The Real Story Behind Shirley Temple's Dramatic Career Move Finally Comes Out
When curly-haired, dimpled 1930s star Shirley Temple tap-danced her way onto the world stage, she captured America’s heart with her optimism and sweetness. She was only seven years old in 1935, her first year as the number-one box office sales draw, and for the next several years, Shirleymania made an indelible impact on pop culture. Shirley’s global fame stayed frozen in her youth, though. By her early 20s, she had changed gears entirely, pivoting from Hollywood entertainment to an entirely different field of work. What brought on this change — and where did Shirley Temple go?
Shirley to the rescue
Back in the days of the Great Depression, American audiences wanted to watch something wholesome and sweet that’d take their minds off problems like economic collapse, inflation, and hunger. Shirley Temple's sunny disposition was just the solution. With her crown of cheerful curls and her infectious smile, Shirley was the antidote to the hopelessness of the '30s.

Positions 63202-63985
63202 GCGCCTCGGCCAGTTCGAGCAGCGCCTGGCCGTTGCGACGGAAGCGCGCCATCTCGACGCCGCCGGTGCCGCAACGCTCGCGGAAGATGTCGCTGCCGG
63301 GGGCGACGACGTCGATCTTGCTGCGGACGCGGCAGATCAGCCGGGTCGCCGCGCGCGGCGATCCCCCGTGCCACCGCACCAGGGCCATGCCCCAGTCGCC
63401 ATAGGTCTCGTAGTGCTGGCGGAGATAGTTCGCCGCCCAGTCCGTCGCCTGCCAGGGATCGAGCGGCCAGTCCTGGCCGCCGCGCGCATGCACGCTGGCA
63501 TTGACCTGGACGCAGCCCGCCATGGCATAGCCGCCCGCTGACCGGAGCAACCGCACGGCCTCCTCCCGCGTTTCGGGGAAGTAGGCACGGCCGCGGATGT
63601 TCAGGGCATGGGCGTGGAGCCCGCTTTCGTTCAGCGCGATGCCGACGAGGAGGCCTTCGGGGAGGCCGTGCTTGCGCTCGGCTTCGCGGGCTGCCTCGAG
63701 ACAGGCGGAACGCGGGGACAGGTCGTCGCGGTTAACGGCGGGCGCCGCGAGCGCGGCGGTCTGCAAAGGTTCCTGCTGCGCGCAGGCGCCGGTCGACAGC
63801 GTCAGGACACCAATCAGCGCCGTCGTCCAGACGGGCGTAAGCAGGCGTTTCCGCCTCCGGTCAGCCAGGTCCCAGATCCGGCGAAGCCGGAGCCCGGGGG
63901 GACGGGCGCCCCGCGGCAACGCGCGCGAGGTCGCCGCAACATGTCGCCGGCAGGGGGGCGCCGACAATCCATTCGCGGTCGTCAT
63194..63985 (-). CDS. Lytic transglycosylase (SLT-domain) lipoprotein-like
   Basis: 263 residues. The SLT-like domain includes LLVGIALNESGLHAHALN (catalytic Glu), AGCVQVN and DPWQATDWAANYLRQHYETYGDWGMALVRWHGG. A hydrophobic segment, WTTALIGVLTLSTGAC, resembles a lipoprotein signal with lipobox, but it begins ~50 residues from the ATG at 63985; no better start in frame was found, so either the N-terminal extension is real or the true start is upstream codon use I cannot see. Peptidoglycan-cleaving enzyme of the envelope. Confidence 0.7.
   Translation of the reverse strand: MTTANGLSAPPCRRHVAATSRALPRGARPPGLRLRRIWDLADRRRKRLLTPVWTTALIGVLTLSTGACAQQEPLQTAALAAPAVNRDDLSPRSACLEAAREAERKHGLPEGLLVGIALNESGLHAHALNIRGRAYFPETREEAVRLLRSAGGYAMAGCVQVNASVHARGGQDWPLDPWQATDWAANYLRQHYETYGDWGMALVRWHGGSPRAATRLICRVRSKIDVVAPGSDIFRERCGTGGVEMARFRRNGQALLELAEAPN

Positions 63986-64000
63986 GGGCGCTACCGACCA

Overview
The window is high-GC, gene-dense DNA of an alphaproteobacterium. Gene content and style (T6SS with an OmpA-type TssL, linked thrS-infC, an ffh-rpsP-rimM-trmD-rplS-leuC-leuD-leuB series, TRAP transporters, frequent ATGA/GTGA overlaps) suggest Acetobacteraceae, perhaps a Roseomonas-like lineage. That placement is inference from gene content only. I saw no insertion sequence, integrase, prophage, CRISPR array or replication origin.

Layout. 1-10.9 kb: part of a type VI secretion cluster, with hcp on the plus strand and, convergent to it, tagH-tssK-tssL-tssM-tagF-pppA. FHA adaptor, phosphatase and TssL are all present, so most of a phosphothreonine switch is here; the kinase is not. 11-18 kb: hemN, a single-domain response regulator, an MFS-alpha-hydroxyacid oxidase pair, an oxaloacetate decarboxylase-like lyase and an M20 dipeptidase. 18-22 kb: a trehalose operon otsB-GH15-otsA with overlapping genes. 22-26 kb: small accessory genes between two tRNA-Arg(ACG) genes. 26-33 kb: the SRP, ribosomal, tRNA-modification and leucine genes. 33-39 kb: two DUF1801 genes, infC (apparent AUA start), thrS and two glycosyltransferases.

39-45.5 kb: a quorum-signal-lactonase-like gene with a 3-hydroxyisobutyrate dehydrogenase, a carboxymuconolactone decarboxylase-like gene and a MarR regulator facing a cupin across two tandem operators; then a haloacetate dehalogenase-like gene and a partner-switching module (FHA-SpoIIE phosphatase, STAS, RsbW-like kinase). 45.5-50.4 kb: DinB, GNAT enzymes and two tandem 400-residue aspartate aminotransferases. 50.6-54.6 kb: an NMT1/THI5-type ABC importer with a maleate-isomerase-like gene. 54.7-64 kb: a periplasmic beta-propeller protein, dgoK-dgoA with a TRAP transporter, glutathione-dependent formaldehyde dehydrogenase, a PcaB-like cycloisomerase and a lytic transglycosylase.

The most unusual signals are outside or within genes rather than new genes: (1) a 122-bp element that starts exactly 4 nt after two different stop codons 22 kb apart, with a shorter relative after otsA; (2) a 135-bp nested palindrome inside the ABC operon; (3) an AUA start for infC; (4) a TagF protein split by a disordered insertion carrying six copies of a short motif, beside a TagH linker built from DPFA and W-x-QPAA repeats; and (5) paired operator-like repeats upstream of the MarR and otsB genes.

A star is born
And by that point, Shirley was an old pro in show business. She'd been taking dance lessons from the age of 3, and she was skilled in tap, rumba, and even tango. What really made Shirley a star, though, was her personality: she was a bright, personable child who could charm even the grumpiest of movie-goers. For directors, her best trait was how she could memorize lines easily. So when talent scouts came calling, she was ready.
A "good fairy"
20th Century Fox set up a brand for Shirley that emphasized her qualities as an "emotional healer" or "good fairy." In her movies, she played characters that brought others together despite their differences. She helped heal social divisions, emotional wounds, and broken hearts with a single smile. She couldn't have known it then, but she was laying the foundation for her later career as an adult.
Work and reward
Wherever she went, people would clamor over her. “They like the work you do,” her mother said, putting a practical lens on the fame and giving young Shirley an appreciation for the effects of her actions. All she knew was that she made people happy — that couldn't be a bad thing, right?